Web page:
James Sterling Bobbitt was born on December 31, 1896 in Nicholas County, West Virginia. He was the last child of Elijah and Rowena (Robinson) Bobbitt. He was born on a farm on Muddlety which adjoined the farm of his maternal grandparents, James and Virginia Robinson. He along with numerous cousins of the community attended the rural schools of the county.
James Sterling Bobbitt was called "Sterling" all his life. He would not have known someone was speaking to him if they had called him "Jim". His father, Elijah Bobbitt, was a stern taskmaster and demanded hard work from all of his children. Sterling Bobbitt liked farm chores and learned from his father and surrounding farmers all the old methods of earning a living from farming.
In 1918, James Sterling Bobbitt was called to serve his country in France in the terrible World War 1. He was not yet 22 years of age, but along with several relatives and friends left the peaceful valleys of Nicholas County for what was pure hell in the trenches of France. He spent 48 days on the western front with the 313th Field Artillery on the West-Meuse River Valley in the Verdun area. Sterling Bobbitt was quickly promoted from private to corporal. He drove a team of horses in dense battles and saw horrors of death and destruction that no man would want to see again.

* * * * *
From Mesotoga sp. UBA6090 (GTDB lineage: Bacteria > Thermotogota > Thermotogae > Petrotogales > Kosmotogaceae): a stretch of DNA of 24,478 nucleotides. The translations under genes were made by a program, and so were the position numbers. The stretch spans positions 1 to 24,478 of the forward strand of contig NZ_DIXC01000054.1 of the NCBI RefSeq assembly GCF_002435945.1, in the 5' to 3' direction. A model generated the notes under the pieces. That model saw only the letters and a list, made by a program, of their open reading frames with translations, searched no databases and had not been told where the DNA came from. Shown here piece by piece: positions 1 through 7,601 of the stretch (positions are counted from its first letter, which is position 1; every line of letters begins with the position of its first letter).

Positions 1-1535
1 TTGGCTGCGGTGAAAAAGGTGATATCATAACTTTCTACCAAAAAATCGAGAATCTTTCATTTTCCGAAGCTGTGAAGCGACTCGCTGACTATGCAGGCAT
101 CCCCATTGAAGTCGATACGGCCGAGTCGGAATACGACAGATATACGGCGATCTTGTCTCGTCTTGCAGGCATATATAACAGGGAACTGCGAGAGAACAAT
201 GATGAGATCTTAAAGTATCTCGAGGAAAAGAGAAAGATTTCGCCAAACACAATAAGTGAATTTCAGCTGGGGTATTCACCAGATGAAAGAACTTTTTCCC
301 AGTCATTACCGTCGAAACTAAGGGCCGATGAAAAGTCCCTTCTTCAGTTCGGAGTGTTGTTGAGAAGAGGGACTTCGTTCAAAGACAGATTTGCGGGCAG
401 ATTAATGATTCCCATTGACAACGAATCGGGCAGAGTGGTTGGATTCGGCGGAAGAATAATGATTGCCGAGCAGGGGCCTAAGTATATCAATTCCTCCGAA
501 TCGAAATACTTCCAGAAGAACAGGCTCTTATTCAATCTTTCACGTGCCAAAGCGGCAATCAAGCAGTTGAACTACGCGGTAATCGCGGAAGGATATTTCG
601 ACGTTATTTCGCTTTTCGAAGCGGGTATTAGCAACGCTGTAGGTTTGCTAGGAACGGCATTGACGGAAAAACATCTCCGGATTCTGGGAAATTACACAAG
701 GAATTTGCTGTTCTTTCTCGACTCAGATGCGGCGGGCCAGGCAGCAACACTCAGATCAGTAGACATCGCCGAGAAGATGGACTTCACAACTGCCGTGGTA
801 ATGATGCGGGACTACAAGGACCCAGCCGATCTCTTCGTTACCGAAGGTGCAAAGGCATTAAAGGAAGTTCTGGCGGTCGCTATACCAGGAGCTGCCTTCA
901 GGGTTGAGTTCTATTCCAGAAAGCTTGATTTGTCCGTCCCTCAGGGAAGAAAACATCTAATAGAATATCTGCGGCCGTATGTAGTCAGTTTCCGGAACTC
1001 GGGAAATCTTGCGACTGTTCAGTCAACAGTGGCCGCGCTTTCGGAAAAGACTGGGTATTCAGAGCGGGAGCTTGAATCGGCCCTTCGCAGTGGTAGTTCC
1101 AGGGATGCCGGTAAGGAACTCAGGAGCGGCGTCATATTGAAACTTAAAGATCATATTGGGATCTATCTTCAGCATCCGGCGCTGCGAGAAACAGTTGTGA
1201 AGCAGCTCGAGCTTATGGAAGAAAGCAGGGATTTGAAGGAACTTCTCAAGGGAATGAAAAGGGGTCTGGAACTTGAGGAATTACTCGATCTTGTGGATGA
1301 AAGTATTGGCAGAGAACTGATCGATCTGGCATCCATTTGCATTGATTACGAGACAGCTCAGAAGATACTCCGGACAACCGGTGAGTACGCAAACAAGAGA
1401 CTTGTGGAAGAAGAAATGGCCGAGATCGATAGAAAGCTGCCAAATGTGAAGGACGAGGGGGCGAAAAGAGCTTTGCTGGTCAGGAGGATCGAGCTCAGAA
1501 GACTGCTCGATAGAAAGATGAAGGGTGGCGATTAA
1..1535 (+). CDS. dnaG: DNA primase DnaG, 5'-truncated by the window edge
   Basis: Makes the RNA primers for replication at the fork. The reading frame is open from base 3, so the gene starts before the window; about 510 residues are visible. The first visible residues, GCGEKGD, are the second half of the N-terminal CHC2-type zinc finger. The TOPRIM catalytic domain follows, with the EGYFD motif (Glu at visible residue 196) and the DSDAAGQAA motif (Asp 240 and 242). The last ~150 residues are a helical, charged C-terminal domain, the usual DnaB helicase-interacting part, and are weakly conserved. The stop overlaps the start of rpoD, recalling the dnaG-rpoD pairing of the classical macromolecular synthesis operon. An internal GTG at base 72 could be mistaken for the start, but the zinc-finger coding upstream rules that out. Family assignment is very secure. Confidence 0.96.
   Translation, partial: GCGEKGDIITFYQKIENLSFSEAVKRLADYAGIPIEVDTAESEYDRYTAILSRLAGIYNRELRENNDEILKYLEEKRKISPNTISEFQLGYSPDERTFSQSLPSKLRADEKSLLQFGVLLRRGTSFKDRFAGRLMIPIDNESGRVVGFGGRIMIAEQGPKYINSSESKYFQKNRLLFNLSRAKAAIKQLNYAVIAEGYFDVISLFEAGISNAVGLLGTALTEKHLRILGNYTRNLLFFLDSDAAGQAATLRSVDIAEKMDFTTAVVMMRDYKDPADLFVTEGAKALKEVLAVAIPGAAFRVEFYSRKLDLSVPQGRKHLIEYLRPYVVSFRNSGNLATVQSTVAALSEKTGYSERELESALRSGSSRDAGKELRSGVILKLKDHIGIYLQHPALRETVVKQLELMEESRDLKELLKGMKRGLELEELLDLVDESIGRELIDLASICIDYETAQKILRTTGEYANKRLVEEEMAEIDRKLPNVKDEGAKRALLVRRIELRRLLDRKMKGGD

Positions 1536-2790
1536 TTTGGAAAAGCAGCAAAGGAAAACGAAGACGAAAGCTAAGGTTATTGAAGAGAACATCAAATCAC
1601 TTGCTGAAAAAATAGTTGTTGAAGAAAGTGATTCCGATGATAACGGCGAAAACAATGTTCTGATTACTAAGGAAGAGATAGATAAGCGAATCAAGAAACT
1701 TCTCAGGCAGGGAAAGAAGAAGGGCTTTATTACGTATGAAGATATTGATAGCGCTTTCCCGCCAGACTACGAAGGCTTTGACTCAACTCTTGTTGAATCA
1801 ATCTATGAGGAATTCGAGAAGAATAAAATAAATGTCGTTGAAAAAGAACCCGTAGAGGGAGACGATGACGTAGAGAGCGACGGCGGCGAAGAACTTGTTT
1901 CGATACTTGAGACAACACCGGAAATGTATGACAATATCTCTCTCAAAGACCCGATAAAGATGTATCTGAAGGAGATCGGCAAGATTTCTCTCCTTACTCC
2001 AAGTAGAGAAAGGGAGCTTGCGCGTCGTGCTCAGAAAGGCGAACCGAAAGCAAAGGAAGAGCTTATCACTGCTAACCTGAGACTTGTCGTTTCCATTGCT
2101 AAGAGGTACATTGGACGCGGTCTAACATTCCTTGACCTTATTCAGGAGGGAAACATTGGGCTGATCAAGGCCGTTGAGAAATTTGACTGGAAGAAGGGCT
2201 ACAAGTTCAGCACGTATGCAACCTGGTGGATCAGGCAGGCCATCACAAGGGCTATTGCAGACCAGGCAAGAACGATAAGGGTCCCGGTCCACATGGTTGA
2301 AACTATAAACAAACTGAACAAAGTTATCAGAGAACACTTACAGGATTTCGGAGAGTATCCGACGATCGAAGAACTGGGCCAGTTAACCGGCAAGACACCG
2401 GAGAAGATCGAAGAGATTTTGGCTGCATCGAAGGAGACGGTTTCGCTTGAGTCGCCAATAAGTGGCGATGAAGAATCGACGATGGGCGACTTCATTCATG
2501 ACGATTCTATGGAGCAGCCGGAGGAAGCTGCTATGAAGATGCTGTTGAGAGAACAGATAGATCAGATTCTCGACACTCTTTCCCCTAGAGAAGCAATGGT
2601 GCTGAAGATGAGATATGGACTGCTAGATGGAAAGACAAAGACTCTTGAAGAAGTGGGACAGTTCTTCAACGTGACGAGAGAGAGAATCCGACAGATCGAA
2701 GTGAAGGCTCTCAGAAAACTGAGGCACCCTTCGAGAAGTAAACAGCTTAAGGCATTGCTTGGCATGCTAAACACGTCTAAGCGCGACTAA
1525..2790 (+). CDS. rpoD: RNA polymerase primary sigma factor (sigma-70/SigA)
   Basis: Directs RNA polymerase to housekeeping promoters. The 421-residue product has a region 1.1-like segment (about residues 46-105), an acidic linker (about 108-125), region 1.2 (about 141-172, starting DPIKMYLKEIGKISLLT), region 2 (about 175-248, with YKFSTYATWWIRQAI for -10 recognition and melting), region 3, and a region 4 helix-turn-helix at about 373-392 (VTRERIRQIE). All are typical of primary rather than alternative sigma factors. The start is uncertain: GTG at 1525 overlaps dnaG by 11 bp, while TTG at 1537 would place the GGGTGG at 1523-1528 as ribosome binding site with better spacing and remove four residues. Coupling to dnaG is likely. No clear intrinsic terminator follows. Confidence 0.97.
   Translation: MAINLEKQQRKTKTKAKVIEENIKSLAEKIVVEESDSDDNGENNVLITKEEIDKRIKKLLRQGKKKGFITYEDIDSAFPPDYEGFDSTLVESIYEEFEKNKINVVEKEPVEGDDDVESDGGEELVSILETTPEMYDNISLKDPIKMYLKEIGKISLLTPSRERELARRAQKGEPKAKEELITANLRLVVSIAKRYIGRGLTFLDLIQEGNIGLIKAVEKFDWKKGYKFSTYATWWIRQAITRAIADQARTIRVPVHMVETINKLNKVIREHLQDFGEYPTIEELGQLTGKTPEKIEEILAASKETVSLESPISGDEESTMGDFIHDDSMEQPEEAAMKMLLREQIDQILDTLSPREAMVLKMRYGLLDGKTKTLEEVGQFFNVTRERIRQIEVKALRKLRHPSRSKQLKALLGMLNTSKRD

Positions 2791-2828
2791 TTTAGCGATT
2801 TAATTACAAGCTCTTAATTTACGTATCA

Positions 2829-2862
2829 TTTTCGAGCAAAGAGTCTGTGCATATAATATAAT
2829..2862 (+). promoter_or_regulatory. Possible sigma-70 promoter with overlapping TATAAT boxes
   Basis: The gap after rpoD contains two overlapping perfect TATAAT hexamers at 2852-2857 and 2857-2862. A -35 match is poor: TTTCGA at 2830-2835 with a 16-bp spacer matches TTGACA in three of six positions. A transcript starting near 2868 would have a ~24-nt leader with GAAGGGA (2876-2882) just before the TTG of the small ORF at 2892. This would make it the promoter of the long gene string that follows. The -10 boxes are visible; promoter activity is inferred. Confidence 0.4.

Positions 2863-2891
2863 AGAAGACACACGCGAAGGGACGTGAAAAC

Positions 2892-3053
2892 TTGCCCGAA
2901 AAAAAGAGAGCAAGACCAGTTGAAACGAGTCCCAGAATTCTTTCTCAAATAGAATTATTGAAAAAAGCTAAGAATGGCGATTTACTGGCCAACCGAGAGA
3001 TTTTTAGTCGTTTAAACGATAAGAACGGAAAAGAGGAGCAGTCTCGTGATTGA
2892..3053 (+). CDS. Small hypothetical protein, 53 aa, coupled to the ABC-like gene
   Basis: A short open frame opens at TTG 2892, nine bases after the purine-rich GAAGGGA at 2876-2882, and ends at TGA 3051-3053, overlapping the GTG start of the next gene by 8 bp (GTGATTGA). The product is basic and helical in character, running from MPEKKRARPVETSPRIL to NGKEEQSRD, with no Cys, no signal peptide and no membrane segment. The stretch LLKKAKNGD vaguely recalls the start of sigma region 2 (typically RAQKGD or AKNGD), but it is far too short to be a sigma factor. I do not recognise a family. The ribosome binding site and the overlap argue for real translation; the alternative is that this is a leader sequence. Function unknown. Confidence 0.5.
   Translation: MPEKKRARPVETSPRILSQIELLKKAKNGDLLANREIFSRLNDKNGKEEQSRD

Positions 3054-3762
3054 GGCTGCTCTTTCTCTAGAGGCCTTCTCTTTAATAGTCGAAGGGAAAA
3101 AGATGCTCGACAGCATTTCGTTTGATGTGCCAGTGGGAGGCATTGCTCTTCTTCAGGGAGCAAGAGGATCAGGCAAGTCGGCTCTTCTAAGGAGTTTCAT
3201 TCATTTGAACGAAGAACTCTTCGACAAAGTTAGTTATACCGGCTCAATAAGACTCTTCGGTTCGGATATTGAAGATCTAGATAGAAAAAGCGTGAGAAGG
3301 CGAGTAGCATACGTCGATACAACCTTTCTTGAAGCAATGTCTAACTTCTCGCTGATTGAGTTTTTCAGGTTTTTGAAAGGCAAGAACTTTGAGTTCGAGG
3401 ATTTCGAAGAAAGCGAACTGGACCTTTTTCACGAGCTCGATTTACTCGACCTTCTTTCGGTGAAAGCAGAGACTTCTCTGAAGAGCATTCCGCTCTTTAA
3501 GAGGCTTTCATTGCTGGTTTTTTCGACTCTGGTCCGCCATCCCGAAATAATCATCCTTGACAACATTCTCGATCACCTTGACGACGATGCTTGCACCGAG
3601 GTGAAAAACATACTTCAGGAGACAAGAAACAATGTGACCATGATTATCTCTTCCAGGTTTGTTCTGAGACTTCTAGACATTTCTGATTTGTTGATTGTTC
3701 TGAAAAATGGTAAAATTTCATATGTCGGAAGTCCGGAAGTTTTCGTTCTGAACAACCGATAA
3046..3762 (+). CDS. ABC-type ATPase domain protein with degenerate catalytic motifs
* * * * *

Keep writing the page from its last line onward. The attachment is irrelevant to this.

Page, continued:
After the war, Sterling Bobbitt returned to Nicholas County where he helped his father on the farm. He took advantage of every opportunity to get more education. In 1923 he received his B.S. degree from West Virginia University. Following the war Sterling Bobbitt dated the beautiful Carolee Hill, daughter of Arch Hill on Muddlety. The couple were well matched and gossip all but had them married. The marriage never took place, mostly because in 1924 Sterling Bobbitt was offered a teaching assignment in Spanishburg, Mercer County, West Virginia.
On November 11, 1952, one of the Bluefield newspapers published a profile of Sterling Bobbitt, part of which read, "J. S. Bobbitt drove his Model T Ford to Mercer County from his native Nicholas County for a new teaching assignment at Spanishburg. He found several detours obstructing his journey over the state's poor mountain roads, and was forced to stop a number of times by auto trouble. In 1924, too, students were transported to school by trucks and four-horse wagons. Wagons were better able to negotiate the rut-filled, mud-filled roads. There were not many pupils then, but today J. S. Bobbitt, as assistant superintendent in charge of Mercer County's secondary schools, lists a total of 6,755 boys and girls transported on modern buses and over far superior routes.